May 13, 2021

Alphatracks

Sony and Minolta SLR Weblog

Multiple Compact Flash cards? Avoid confusion with this tip

Note: This is the first of a series of photography tips that will be appearing weekly in Alphatracks. Watch for the a new tip each week.

Case Logic Memory Card zipper case

Practice this technique and you will know at a glance which Compact Flash cards are free to use and which need to be uploaded to your computer.

Dec 5, 2008: If you are like me, you have a collection of memory cards. It’s great to have extra Compact Flash cards available, because you never know when an exciting photo situation may fall into your lap. If you have several cards on hand, however, it easy to loose track of which cards need to be transferred to more permanent storage and which can be erased and used for a new shoot.

To be honest, I actually learned about this trick a long time ago, and I cannot remember who I heard it from. So while I can’t credit the original author of this tip, I can tell you it has become my standard operating procedure for handling memory cards.

A case for every card, and every card in it’s case

Like many photographers, I keep my spare Compact Flash cards in their own carrying case. My choice is a Case Logic faux-leather case

that holds six memory cards zipped inside. By carrying cards inside a case, all my cards stay together and are easy to find. I don’t have to search through my camera bag to locate the relatively small Compact Flash cards; all I have to do is locate the zipper case and select the card I want.

Initially I simply stuck the cards face up in the case. Then I heard someone suggest that you could determine which cards were already filled, by inserting them face down in their storage pockets. Cards that are empty or which can be erased are inserted face up.

It may sound fairly simplistic, but you would be surprised how much time and aggravation this can save. It is especially helpful when you have more of one card of the same brand and type. I recently got a great deal on three identical 4GB Compact Flash cards. I already had a couple cards of the same brand, which means that I now have five cards that look similar. Had I not adapted this trick, it would more than a little difficult figuring which cards needed to be uploaded and which were available for use.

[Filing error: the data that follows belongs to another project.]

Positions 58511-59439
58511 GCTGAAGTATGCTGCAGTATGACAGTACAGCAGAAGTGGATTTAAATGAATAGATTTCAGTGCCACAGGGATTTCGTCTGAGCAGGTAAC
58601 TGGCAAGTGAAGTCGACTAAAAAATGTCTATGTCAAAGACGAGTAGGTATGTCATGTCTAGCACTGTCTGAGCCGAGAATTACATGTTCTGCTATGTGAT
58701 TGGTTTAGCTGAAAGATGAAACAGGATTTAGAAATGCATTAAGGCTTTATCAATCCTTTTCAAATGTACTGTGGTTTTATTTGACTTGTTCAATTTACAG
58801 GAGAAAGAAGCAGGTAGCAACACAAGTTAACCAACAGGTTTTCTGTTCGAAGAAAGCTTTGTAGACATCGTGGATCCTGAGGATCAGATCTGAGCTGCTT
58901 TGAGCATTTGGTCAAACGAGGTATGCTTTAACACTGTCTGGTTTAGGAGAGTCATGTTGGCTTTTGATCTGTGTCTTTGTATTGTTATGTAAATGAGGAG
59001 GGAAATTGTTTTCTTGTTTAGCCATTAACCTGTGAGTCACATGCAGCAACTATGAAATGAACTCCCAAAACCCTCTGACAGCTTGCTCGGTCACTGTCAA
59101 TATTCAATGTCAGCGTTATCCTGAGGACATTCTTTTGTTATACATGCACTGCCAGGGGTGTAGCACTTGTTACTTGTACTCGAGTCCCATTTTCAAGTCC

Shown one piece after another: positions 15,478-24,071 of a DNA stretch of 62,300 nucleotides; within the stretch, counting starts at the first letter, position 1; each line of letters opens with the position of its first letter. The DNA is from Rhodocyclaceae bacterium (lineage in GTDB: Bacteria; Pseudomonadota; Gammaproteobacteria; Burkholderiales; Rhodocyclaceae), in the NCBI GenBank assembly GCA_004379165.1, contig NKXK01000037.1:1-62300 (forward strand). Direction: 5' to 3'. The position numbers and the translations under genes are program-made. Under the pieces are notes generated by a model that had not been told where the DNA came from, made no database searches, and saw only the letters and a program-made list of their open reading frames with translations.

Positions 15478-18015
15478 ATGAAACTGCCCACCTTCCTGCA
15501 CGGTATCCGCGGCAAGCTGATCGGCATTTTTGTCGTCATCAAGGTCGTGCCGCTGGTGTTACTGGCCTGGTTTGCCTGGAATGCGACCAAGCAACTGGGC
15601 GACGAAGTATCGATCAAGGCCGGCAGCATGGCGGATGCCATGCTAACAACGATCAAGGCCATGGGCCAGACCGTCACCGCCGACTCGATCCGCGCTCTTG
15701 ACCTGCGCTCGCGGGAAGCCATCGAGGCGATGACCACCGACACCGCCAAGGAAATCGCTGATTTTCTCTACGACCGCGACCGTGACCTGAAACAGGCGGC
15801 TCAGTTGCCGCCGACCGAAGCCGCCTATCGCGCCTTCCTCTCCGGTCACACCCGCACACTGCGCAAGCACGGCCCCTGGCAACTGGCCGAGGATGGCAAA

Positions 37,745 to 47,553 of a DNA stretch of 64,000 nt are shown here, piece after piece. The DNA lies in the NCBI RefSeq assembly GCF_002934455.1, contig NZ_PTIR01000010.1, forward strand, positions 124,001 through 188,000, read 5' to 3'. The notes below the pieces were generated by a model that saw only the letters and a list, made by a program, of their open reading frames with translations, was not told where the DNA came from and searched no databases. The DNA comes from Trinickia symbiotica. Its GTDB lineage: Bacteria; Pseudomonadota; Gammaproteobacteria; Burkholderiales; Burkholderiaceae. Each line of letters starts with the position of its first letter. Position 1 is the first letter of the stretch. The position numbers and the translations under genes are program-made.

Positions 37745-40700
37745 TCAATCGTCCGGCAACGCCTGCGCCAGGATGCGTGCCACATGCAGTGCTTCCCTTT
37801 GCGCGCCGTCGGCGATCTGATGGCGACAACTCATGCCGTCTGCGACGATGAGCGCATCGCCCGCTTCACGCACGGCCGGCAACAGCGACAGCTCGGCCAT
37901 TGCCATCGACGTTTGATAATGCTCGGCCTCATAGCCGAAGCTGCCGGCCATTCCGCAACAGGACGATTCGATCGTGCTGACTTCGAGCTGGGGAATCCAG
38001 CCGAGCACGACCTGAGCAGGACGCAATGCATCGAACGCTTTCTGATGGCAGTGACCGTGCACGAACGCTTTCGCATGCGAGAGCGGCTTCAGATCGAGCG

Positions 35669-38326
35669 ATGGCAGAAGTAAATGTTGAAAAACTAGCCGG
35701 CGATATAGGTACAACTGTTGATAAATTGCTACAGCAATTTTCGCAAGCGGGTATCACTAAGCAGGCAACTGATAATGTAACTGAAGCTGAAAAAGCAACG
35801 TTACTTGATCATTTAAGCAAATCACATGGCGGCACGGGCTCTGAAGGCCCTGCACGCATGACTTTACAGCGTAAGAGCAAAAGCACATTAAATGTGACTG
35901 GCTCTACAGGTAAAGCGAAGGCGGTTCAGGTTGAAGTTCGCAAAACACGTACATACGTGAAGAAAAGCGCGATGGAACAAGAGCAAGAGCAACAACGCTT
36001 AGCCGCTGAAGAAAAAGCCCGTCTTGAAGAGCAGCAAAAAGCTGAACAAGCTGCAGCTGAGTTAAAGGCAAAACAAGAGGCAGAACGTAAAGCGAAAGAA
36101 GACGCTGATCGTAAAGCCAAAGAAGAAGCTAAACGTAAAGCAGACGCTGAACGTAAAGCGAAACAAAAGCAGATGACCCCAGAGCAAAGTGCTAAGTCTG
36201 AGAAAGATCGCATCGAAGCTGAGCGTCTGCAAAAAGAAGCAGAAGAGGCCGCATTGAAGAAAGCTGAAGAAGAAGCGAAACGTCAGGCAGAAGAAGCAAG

My procedure, which I adhere to without fail, is this. When I upload and backup my images from a CF card to my computer, the card is ready for reuse. I never erase or format the card on the computer, because I believe the camera is better at formatting a card for its own use. So when I determine a card can be reused, I simply insert it face up in any of the pockets inside the zipper case.

Available memory cards are stored face up

When I want to load a fresh card into one of my cameras, I can open the zipper case and select any card whose label is face up. As soon as the card is in the camera I either delete all images stored on it or format the card. This only takes a few seconds, and leaves the card empty and ready to store fresh images.

When I fill a card, or swap it out for a fresh card, I place the used card face down in the case. By following this procedure, I can tell at a glance which cards are available for use. When I return to my computer, I remove all the face down cards and start uploading them with my card reader. When I am certain that all the images are backed up, I return the cards to the case face up and the process starts all over again.

Did you or did you not archive the contents of that memory card?

There are other benefits to this procedure beyond knowing instantly which cards can be reused. Recently, I had several assignments back to back. About the third day, I grabbed a card from the case and noticed that it contained images from day 1. For a few anxious moments I tried to recall if I had already uploaded the files from that card. I couldn’t remember. I thought I had, but I was not sure. Then it occurred to me the card had been face up in its pocket. Because I never deviate from the practice of only placing cards that can be safely erased face up in the case, I knew the pictures had been backed up. I went ahead and formatted the card, secure that the existing images had been backed up, even though I couldn’t remember doing it.

Note that this only works if you are a fanatic about following this practice. I knew my files were backed up, because I never put a memory card face up into the zipper case unless it is free for reuse.

Don’t overlook orphan files on your Compact Flash cards

One other advantage to this trick is it prevents you from leaving orphan files on your memory cards. Many times I have filled up a memory card with a hundred photos or more, then shot a handful of images on a second card. If you shoot a lot, it is easy to overlook the small collection of images stored on the additional card, especially if you are traveling or working on a tight deadline.

Because my procedure is to remove all face down cards from the case and upload everything to my standard folder structure, nothing is overlooked. Even if there is a card with only 1 or 2 images on it, these images will be added to my library because I force myself to upload all the images from all the cards before putting them back in the case.

How about you? Do you have a procedure that helps keep things straight when you are in the field?

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